There are so many coping mechanisms for enduring and healing from a rough relationship. Some dive headlong into a new relationship, hoping to distract themselves from their heartbreak by pursuing a new love relationship or lover. Some spend hours crying in bed and eating ice cream. Some seek to reinvent themselves by drastically changing their appearance, while others seek out therapy.
There are healthy ways to endure a rough breakup. Resilience and weathering the difficult times can eventually lead to self-expansion, contemplation, and growth. And just like there are many types of personalities within unique individuals, there are numerous types of break-ups and ways to cope. Here are a few tools for your break-up wellness.
If your former boyfriend or girlfriend tends toward the emotional, impassioned, narcissistic or needy, it may be best to establish a period of no contact. While it’s always preferred to remain friends, as you were attracted to your former love for a reason—shared interest, chemistry and learning from one another, to name a few—it’s not healthy to have a long period of mourning, and being in too much contact will only serve to underscore the difficult times and keep you from healing. Some people tend to want to help their ex through the difficult breakup, and you can’t help someone get over you. That’s not your job. Try a proactive approach: tell your ex that you think it’s healthy to be out of contact for a time period from one to six months, and then do whatever is necessary to reinforce that.
Break Your Routine
Chances are that you established some routines with your ex—eating at a favorite restaurant, hiking, going to the nearby bar or shopping at a specific grocery store. Participating in these activities will probably remind you of your ex, and when going through a break-up, it’s best to establish a new framework for your own routines. Shake things up a bit and take yourself on a date to a restaurant you’ve been meaning to check out, or branch out and take a solo day trip to a nearby city.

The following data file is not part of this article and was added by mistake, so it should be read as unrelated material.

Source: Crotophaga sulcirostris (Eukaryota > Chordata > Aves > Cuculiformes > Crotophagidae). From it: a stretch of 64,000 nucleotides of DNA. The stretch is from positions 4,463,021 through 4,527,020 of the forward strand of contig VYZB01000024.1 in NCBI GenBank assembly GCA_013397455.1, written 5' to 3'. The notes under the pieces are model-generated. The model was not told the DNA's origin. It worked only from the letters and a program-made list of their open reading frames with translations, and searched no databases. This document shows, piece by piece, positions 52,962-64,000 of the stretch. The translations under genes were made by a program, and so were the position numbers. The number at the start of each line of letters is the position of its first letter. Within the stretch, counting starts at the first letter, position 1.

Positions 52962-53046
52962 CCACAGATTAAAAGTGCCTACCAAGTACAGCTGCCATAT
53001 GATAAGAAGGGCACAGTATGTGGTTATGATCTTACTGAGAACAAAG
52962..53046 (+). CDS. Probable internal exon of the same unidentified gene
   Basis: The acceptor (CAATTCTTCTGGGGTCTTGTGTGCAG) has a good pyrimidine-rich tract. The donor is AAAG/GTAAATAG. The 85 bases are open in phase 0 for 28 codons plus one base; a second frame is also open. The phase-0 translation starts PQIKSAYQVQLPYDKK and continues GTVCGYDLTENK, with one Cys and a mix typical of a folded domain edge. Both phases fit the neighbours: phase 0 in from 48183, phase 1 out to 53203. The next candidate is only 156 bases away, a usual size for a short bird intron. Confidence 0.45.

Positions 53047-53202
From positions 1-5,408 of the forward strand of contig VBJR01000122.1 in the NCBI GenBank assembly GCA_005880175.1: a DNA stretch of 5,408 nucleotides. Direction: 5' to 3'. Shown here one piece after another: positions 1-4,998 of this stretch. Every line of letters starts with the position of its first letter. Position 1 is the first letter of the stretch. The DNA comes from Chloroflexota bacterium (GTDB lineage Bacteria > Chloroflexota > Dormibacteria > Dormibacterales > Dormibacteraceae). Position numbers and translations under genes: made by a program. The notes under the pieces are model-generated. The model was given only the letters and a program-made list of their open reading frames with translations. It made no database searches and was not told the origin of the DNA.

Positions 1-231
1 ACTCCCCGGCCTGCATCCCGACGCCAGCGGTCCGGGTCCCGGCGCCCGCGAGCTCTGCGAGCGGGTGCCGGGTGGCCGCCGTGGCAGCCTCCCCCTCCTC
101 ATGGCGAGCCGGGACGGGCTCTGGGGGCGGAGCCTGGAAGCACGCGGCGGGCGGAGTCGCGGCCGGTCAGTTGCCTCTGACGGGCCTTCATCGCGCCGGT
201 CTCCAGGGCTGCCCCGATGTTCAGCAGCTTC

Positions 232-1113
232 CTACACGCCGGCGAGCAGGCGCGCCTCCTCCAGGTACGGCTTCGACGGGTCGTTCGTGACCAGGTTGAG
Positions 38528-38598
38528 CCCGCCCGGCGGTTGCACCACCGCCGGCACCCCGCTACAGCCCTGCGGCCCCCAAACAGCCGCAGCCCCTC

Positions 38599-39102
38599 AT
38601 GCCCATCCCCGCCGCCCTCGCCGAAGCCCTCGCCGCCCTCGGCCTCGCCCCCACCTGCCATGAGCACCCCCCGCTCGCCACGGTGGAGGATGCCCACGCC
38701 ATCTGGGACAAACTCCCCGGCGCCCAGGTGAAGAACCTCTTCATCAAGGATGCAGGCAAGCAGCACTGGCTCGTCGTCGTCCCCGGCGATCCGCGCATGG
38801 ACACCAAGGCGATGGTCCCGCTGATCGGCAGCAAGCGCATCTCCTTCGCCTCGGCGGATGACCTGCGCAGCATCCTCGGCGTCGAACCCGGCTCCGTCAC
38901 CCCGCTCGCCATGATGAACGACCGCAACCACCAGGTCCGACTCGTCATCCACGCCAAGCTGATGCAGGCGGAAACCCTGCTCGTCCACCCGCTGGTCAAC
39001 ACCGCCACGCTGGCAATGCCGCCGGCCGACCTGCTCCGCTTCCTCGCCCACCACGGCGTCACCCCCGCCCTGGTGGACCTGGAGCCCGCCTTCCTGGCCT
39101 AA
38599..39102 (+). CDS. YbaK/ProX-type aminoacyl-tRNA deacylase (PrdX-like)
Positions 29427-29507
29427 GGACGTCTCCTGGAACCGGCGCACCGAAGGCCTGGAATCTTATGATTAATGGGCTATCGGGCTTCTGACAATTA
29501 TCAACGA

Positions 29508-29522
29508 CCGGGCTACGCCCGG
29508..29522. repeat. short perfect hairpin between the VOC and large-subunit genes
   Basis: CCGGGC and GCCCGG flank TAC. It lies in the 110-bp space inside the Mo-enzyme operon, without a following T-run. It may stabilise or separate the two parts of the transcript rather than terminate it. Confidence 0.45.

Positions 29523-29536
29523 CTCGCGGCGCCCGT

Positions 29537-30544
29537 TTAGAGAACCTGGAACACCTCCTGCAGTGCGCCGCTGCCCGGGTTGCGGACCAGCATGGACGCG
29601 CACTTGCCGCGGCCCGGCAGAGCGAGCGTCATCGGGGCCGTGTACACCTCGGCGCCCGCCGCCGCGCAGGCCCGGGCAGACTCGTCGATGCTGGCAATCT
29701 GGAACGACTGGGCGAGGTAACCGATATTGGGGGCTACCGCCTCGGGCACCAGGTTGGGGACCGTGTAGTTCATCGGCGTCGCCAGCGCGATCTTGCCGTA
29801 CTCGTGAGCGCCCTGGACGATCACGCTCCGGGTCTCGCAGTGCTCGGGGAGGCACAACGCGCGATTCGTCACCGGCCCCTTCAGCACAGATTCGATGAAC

If your emotions are getting the best of you, take a moment to really dissect what’s troubling you. Reflect on yourself and analyze what is most disturbing, and why. Whatever most disturbs you about the break-up, consider them and let your emotions be tempered with logic. Think it through, and let it go.
As a complement to the previous practice of self-analysis and reflection, consider journaling. If your thoughts aren’t clear, it may help to write down how you feel. Externalizing the thought process and putting things on paper can make the grieving process simpler.
They say that it’s impossible to love another until you love yourself. What are five things that make you feel good? Take a minute to consider what makes you happiest, write it down, and do all five things for yourself in one day. Perhaps it’s breathing deeply and doing yoga. Perhaps it’s buying new shoes, a trip to get gelato, taking your dog on a hike in the sunshine, or having a beach day with your best friend. Love yourself first.
We want to hear the ways you endured an especially tough breakup. Sound off in the comments.